Have you ever noticed that people with what could be some of the biggest challenges are the ones who make the fewest excuses and inspire us the most? Sam Hogle is blind, but has a joy for life that is inspiring.
Hogle attended Mount Paran Christian School 2005-2009, and then attended Kennesaw State University, where he received a bachelor’s degree. He went on to earn a master’s degree in social work, with a concentration in behavioral health. Hogle also has found a way to use his blessings to help children.
Hogle visits MPCS every Wednesday for an alternative reading program with lower school students. Hogle always is accompanied by his guide dog, Flash, who cannot interact with students, because he must focus on guiding Hogle. His former guide dog, Mason, is the key player for this fantastic program. Hogle brings Mason to the lower school, where students in kindergarten and first grade, who need to improve their reading skills, read books to Mason.
When students read to Mason, they are less anxious than when they read to an adult, because they know no one will correct them, and being around Mason lowers their anxiety level. The experience is fun, so students begin to connect reading with something enjoyable, and they develop a deeper love of reading because of that.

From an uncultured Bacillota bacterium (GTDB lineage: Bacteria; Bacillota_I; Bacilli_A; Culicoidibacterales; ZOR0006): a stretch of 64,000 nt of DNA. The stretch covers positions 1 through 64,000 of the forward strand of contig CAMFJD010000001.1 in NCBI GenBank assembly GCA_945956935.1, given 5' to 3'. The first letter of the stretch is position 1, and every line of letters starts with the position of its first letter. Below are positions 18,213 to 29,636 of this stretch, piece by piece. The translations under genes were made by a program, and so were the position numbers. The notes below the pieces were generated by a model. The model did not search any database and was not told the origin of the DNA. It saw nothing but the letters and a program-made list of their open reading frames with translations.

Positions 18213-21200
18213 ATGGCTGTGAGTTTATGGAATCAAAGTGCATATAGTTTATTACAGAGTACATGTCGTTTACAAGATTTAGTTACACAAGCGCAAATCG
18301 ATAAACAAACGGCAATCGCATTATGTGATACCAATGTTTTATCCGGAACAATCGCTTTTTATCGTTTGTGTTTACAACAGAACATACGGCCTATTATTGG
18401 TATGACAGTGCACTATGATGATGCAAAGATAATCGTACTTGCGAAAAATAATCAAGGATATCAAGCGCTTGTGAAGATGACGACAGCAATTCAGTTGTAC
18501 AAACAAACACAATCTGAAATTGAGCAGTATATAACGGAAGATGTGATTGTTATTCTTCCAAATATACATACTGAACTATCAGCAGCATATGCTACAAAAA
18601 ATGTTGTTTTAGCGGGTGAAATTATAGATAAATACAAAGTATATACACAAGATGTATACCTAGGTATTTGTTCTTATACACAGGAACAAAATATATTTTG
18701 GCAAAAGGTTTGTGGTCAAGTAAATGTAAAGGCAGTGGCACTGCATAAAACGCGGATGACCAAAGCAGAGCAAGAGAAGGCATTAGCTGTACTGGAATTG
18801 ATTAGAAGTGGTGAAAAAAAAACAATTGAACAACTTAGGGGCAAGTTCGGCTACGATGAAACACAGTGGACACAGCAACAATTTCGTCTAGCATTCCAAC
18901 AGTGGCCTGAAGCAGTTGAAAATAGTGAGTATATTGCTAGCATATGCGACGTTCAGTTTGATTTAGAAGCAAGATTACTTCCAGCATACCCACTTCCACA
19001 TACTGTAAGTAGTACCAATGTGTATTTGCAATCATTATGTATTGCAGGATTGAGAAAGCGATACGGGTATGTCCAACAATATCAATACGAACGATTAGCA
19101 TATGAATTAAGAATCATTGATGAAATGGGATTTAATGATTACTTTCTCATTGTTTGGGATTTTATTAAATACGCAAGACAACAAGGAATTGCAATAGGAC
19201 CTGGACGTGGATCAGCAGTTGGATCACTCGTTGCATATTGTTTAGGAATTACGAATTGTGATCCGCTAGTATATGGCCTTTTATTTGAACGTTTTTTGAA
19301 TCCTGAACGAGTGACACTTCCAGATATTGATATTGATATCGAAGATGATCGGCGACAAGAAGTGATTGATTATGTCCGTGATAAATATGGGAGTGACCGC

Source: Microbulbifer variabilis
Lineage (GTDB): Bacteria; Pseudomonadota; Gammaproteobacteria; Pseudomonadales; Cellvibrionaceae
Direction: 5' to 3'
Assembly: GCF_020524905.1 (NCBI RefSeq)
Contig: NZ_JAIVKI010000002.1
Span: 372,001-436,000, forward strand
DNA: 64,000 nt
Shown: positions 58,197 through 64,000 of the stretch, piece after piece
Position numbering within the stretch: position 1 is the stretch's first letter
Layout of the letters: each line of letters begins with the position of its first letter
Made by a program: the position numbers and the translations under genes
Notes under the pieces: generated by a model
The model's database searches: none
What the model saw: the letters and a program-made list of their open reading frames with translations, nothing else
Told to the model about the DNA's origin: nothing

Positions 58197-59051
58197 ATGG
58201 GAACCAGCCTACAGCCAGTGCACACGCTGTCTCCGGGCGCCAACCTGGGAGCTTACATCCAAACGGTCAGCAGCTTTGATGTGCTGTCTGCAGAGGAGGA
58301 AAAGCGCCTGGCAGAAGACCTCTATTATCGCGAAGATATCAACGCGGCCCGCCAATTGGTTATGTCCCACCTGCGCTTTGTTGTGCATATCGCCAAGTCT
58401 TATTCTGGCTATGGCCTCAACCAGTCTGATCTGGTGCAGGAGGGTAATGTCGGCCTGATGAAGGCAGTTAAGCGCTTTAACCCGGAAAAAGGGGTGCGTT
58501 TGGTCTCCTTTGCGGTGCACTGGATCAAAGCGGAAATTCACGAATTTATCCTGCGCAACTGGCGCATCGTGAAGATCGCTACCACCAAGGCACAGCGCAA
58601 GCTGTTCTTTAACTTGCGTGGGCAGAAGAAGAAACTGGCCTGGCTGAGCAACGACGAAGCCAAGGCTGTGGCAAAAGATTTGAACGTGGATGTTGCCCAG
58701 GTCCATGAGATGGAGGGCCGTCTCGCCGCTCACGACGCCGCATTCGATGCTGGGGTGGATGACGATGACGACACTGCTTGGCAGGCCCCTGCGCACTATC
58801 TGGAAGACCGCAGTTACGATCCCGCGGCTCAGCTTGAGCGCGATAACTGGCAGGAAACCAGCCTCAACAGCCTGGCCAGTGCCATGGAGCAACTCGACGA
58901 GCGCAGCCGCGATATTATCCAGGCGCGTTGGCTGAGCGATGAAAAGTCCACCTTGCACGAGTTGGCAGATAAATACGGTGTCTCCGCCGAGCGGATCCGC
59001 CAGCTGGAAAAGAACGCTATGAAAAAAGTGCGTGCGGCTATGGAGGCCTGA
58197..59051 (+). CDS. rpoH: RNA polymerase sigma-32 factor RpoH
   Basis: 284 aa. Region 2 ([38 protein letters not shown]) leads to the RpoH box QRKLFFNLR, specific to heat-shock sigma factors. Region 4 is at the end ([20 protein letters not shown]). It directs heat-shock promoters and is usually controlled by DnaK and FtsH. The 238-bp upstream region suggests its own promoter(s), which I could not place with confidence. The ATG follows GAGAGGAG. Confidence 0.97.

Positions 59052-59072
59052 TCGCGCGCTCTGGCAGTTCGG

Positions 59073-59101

“What I want people to know is that there is nothing special about me,” said Hogle. “We all have our differences, and mine just happens to be blindness. It doesn’t stop me from living life, unless I allow it to.”
It does not take long to realize Hogle is very special. His involvement with the reading program not only helps young readers gain confidence with a critical skill, but also teaches students about servant leadership and resiliency. Hogle’s positive approach shows them that life is full of joys and struggles, but what matters is the attitude you have about them.
The children also are learning about braille, as well as what service dogs are capable of doing.
Lower school counselor Dana Gray says, “Sam [Hogle] is gentle and kind, and he is boosting the self-esteem of many lower school students, who were at one time intimidated by reading aloud. They are also learning about what Sam has overcome to learn to read, despite his vision deficiency.”
Programs like the one at Mount Paran allow educators to step outside the box to find innovative, creative ways to reach our young students. The attitude that students can learn through different methods opens the door to try new things, to give all of our students a chance to be successful.
– Jennifer Bonn, teacher at Mount Paran Christian School
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